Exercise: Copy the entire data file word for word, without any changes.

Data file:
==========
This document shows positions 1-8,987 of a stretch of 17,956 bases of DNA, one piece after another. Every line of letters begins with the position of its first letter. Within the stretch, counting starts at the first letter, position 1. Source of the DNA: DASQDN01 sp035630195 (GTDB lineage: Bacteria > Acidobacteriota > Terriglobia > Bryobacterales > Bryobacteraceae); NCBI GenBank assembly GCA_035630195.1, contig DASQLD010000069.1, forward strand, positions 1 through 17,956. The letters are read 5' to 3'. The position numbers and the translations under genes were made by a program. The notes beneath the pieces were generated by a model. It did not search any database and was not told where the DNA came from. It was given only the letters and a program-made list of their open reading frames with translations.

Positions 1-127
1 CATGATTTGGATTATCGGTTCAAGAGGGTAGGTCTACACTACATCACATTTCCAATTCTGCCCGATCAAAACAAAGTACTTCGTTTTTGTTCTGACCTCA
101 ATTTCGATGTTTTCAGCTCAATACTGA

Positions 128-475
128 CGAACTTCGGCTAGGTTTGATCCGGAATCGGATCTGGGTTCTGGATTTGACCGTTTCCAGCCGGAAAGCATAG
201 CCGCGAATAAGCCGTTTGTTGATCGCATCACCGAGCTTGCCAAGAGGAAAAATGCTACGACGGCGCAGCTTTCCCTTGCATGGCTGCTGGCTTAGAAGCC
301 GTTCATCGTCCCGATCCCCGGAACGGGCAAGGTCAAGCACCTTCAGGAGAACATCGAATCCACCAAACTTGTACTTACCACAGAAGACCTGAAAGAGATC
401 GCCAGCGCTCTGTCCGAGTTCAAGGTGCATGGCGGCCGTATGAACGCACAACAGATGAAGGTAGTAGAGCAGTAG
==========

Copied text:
This document shows positions 1-8,987 of a stretch of 17,956 bases of DNA, one piece after another. Every line of letters begins with the position of its first letter. Within the stretch, counting starts at the first letter, position 1. Source of the DNA: DASQDN01 sp035630195 (GTDB lineage: Bacteria > Acidobacteriota > Terriglobia > Bryobacterales > Bryobacteraceae); NCBI GenBank assembly GCA_035630195.1, contig DASQLD010000069.1, forward strand, positions 1 through 17,956. The letters are read 5' to 3'. The position numbers and the translations under genes were made by a program. The notes beneath the pieces were generated by a model. It did not search any database and was not told where the DNA came from. It was given only the letters and a program-made list of their open reading frames with translations.

Positions 1-127
1 CATGATTTGGATTATCGGTTCAAGAGGGTAGGTCTACACTACATCACATTTCCAATTCTGCCCGATCAAAACAAAGTACTTCGTTTTTGTTCTGACCTCA
101 ATTTCGATGTTTTCAGCTCAATACTGA

Positions 128-475
128 CGAACTTCGGCTAGGTTTGATCCGGAATCGGATCTGGGTTCTGGATTTGACCGTTTCCAGCCGGAAAGCATAG
201 CCGCGAATAAGCCGTTTGTTGATCGCATCACCGAGCTTGCCAAGAGGAAAAATGCTACGACGGCGCAGCTTTCCCTTGCATGGCTGCTGGCTTAGAAGCC
301 GTTCATCGTCCCGATCCCCGGAACGGGCAAGGTCAAGCACCTTCAGGAGAACATCGAATCCACCAAACTTGTACTTACCACAGAAGACCTGAAAGAGATC
401 GCCAGCGCTCTGTCCGAGTTCAAGGTGCATGGCGGCCGTATGAACGCACAACAGATGAAGGTAGTAGAGCAGTAG